The Canadian Museum for Human Rights (CMHR) was hit with a fact check on Twitter over a claim that “215 children were discovered in unmarked graves” at the former Kamloops Indian Residential School in 2021.
The federal museum made the claim on May 27, which is based on reporting by the Canadian legacy media on soil disturbances detected using radar technology that has been recognized internationally as being sensationalized and inaccurate.
“It has been two years since the remains of 215 children were discovered in unmarked graves at the Kamloops Indian Residential School,” claimed the CMHR.
“Since then, more unmarked grave sites have been uncovered and there are still thousands of children who never came home from residential schools and whose graves have never been found.”
It has been two years since the remains of 215 children were discovered in unmarked graves at the Kamloops Indian Residential School. pic.twitter.com/U8SgwGnEGN— Canadian Museum for Human Rights (@CMHR_News) May 27, 2023
A subsequent “community notes” tag added by Twitter debunked the extraordinary claims made by the CMHR.
“No human remains have so far been found at the KIRS site, but 215 soil disturbances were found,” wrote the community note.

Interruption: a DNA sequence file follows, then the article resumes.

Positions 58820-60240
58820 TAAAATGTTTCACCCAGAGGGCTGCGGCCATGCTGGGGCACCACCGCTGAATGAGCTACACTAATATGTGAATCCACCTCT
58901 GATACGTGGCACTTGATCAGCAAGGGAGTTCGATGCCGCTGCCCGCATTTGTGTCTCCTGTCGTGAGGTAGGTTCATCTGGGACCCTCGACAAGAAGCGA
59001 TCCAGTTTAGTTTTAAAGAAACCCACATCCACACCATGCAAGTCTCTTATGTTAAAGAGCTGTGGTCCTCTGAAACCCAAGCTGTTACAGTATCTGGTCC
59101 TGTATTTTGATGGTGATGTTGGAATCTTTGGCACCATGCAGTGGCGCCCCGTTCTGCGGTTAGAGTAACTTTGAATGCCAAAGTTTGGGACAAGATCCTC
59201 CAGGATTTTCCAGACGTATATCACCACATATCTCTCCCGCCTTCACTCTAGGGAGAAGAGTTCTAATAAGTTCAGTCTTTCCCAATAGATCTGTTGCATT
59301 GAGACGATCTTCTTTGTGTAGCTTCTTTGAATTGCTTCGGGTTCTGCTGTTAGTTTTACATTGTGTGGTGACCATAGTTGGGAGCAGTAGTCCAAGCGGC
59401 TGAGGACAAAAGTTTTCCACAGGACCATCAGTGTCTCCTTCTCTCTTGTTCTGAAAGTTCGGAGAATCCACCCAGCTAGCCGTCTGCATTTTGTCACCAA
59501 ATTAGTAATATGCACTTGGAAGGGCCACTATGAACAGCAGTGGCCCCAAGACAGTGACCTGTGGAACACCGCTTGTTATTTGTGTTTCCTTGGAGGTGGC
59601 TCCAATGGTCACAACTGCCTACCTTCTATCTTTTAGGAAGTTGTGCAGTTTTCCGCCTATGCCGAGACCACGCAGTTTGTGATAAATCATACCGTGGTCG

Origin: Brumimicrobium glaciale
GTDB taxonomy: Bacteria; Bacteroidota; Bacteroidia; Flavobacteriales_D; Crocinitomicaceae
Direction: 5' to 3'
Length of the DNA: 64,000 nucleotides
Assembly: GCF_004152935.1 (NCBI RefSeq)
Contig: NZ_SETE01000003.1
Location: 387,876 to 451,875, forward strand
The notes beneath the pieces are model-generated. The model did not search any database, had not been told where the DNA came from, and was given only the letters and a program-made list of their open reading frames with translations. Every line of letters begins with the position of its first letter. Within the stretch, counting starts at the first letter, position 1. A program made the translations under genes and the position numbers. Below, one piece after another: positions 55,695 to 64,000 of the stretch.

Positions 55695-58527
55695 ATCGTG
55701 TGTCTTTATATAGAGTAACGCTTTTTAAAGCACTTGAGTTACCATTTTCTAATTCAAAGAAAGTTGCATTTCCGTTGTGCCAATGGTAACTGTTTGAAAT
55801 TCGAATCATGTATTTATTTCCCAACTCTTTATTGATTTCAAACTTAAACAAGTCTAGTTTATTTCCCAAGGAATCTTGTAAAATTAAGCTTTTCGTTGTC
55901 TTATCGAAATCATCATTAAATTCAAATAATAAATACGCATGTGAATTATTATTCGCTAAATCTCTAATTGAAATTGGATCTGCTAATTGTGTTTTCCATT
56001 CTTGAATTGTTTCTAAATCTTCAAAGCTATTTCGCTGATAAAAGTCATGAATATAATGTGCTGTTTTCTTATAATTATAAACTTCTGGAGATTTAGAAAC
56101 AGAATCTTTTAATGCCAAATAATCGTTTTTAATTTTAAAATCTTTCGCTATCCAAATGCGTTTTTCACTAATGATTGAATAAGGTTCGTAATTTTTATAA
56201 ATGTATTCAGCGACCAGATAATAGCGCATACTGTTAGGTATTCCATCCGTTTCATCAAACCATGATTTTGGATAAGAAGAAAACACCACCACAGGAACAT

“The RCMP has not been allowed to investigate, and Dr. Beaulieu stated that ground penetrating radar is not capable of determining if a disturbance is human remains.”
As reported exclusively by True North, two years later, the claim made by the CMHR has no evidence to back it up.
“We’re in the same place as we were two years ago,” former Mount Royal University professor Dr. Frances Widdowson told True North.
“But there is a bit of correction that’s happening in the media… the word ‘suspected’ is being put in front of ‘graves.’ Media and politicians are recognizing that we don’t have actual evidence of burials.”
Recently, a panel convened by the federal government assigned to oversee the search for missing children and bodies at the sites of former residential schools turned down an offer of assistance from an international missing persons organization.
The Hague’s International Commission on Missing Persons reached out to the National Advisory Committee on Residential Schools Missing Children and Unmarked Burials but was turned down because they were “non-Indigenous.”
“While the (committee) is appreciative of a number of changes that have since been made to this agreement, we remain deeply concerned that such an important and sensitive process has been entrusted to a non-Indigenous organization with no prior history of working with residential school survivors,” claimed the committee.